Meghan McCain Opens Up About Leaving 'The View' : 'I Felt Punished for Having a Different Opinion'

The conservative TV personality announced her exit from The View in July after four years as a panelist

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Meghan McCain. Photo: Tasos Katopodis/Getty

Meghan McCain is opening up about her decision to leave The View.

The conservative TV personality, 36, announced her exit from the long-running talk show in July, citing her life in Washington, D.C. with husband Ben Domenech and daughter Liberty as a reason for her departure.

In an interview for this week's issue, McCain, whose audio memoir Bad Republican debuts Thursday on Audible, tells PEOPLE she felt the culture of the ABC series had grown "toxic" by the end.

"I kind of feel The View is like when the guy who has a bad reputation wants to date you and you're like, 'I'm going to be the one to change him,'" McCain says. "That's what The View is to me. I was like, 'I'm going to be the one to change this. I'm going to be the one that's going to help the culture and whip it into shape and all these things.'"

In a statement, a spokesperson for The View tells PEOPLE, "For 25 years, The View has been a platform on air and behind the scenes for strong women. Live television and different perspectives can often lead to surprising moments, but the team is collaborative and supportive — focused on delivering an informative daily talk show to our loyal viewers."

McCain says things changed for her while doing the show remotely during the COVID-19 pandemic.

"When I worked at the show, [my mindset was], 'I'm not going to quit. I'm so tough. I'm going to ride this out. I'm so tough. I'm the toughest, toughest b----,'" she says. "And then in COVID I was just like, 'Do I want to be the toughest b----? What do I have to prove?' I've done so many things."

McCain says while there were "a lot of really amazing things that happened" during her four years as a panelist, she felt things began getting "personal" when the show went remote.

"I had a lot of really good times too — it's not all negative," she says. "It just got really negative the last season."

"I really loved debating politics," she continues. "I actually really love fighting, as long as there are rules. I don't like when it's personal, and it started getting really, really personal."

During her final season, the daughter of the late Sen. John McCain co-hosted The View with Sunny Hostin, Joy Behar, Sara Haines and moderator Whoopi Goldberg.

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ABC's "The View" - Season 21. Lorenzo Bevilaqua/Disney General Entertainment Content/Getty

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She says there was a loss of "nuance" that came with each of the hosts doing the show remotely from separate locations via Zoom. And her absence during her maternity leave only made matters worse.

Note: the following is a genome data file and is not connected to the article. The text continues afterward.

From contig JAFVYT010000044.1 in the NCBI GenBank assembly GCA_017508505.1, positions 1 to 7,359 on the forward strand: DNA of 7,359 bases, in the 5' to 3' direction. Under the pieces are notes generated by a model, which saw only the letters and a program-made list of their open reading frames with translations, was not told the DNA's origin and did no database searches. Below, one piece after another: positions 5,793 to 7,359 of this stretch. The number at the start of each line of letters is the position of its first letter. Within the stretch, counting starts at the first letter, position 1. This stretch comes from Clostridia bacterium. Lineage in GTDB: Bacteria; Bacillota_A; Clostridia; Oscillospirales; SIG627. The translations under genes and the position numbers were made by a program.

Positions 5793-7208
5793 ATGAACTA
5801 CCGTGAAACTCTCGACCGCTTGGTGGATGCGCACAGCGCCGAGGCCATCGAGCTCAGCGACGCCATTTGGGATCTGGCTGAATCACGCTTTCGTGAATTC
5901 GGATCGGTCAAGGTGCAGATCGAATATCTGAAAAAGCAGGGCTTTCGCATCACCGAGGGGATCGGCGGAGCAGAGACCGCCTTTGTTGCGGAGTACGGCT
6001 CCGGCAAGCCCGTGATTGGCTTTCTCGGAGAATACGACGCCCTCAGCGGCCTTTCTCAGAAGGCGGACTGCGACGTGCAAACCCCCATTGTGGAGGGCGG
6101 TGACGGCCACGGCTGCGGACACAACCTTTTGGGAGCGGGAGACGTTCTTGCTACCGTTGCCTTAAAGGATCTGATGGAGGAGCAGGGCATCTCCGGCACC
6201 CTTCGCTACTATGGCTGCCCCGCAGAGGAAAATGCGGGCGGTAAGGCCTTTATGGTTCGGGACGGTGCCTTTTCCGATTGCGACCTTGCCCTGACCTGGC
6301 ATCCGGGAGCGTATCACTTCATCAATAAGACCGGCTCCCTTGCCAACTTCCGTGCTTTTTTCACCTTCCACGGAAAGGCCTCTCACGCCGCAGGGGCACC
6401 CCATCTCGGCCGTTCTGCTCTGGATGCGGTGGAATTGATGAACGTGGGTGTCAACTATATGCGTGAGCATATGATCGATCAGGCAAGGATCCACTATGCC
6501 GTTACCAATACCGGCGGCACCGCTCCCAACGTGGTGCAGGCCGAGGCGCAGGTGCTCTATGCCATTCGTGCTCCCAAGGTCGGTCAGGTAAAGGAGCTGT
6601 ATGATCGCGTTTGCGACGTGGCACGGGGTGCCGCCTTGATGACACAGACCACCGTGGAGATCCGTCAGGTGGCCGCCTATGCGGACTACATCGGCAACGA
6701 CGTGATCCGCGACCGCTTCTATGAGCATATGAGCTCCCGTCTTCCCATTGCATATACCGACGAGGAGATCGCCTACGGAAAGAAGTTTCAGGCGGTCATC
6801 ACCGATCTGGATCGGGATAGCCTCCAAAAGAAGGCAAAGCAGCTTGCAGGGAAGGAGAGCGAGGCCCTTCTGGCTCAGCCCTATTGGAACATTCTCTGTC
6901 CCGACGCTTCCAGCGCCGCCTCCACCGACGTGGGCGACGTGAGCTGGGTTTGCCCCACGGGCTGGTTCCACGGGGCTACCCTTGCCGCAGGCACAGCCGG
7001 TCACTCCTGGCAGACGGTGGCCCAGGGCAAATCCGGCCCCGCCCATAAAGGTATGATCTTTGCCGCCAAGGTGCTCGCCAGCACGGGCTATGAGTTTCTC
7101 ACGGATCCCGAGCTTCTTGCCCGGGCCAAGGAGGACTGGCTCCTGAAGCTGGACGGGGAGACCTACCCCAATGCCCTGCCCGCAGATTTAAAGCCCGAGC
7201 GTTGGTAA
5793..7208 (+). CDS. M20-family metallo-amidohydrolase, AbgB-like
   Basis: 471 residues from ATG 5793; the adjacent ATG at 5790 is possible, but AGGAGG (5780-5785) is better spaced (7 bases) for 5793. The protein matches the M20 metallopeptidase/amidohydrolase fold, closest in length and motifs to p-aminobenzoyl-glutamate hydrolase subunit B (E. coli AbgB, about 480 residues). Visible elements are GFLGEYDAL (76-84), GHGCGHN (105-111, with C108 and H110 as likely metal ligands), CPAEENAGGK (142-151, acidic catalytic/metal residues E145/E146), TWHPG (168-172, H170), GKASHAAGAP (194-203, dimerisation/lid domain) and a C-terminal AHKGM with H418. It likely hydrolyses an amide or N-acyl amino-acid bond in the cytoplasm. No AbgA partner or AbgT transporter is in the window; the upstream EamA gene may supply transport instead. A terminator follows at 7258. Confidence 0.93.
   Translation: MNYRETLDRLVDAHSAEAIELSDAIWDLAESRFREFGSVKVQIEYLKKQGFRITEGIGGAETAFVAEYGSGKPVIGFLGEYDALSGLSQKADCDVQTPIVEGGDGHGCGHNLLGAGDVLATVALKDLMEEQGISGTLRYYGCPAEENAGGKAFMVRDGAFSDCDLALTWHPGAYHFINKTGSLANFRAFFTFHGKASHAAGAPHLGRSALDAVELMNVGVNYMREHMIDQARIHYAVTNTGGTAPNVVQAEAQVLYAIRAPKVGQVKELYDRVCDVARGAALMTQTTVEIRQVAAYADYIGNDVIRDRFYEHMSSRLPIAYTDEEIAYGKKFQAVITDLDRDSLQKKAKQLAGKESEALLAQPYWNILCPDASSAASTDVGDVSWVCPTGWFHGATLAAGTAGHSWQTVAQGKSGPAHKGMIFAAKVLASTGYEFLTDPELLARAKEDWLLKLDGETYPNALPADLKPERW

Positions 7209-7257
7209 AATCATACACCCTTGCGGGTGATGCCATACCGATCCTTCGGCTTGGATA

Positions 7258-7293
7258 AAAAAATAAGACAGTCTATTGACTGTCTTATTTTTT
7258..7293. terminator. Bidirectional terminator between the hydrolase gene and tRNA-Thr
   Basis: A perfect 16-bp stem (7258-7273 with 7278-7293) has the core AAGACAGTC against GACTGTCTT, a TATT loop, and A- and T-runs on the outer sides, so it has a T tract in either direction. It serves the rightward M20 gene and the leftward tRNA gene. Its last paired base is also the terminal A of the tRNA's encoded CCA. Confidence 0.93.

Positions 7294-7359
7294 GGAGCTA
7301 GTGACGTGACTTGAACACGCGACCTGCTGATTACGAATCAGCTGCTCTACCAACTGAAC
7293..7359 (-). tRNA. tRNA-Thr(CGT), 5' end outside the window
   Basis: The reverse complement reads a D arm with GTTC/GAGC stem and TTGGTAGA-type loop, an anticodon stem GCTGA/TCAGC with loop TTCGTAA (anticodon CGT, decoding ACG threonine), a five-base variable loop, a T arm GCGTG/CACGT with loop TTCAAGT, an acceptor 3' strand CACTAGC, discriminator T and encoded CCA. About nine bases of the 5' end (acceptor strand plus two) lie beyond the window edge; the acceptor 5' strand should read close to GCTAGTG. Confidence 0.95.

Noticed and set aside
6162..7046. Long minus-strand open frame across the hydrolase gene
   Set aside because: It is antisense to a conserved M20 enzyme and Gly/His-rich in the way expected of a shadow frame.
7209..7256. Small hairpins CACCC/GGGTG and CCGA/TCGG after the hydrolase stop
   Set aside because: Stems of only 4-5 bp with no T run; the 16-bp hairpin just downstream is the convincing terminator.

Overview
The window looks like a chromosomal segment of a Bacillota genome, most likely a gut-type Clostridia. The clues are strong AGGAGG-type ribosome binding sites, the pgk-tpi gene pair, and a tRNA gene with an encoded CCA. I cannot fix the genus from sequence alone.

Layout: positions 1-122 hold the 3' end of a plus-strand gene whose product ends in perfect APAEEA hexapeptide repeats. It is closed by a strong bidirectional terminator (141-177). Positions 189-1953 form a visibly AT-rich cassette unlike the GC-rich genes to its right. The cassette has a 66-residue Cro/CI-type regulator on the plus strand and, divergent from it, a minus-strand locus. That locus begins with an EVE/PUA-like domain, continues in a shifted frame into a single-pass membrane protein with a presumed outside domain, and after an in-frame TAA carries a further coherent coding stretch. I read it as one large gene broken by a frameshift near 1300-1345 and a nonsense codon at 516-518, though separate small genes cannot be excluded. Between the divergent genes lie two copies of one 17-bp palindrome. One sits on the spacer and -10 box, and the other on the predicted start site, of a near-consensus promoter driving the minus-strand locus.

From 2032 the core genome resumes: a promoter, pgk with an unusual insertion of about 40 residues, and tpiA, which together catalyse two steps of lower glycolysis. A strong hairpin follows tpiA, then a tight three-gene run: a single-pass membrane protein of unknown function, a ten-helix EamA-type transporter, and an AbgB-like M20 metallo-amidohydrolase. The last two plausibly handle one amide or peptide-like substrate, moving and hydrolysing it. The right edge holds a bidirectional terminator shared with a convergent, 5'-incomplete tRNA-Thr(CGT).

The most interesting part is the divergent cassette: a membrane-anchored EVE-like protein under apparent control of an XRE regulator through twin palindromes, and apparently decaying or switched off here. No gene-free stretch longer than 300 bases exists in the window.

"I think they liked not having me," she says of her time off before and after welcoming Liberty in September 2020. "I think they liked not having someone who would fight with them or give an unpopular opinion. I was very insecure about not being missed on maternity leave. I felt it. I felt like they didn't miss me."

When McCain did return in January, Behar, 79, told her co-host on-air that she "didn't miss" her when she was away.

"Being told that to my face on national television shocked me and cut me deep," McCain says. "I cried for days."

McCain, who was also suffering from postpartum anxiety at the time, says the comment was "the worst thing anyone ever did to me on camera in my entire life."

"And people had done a lot of s--- to me on camera," she adds.

She says she and Behar have not spoken privately since, and notes that she thinks the show could have done more to facilitate a reconciliation between her and the comedian.

"Had somehow the executive producers or the network come together to fix it and to make us talk it out in a real way, I would've moved on," McCain says. "So that's on them."

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McCain, who often clashed with Behar on the show, says she "felt punished for having a different opinion."

"I think that [Behar] needs to understand that the point of the show was for a variety of opinions. That's the whole purpose of it that Barbara Walters started out with," she says. "The emphasis was always on me and I felt that was unfair. And again, if this was such an issue, there are producers paid a great deal of money to mitigate this. They didn't want to, didn't care to, or just were too lazy to, and I don't know the answer to what it is."

In the end, McCain says there were a variety of reasons for her exit.

"People go through dark times and struggle and have babies, and people get cancer and things happen and it's awful. Good things happen too, but if I was in a place in my life that was completely strong and there was nothing going on that was negative, I could have done the show forever," she says. "The problem is my life happened."

Bad Republican will be released Thursday on Audible.

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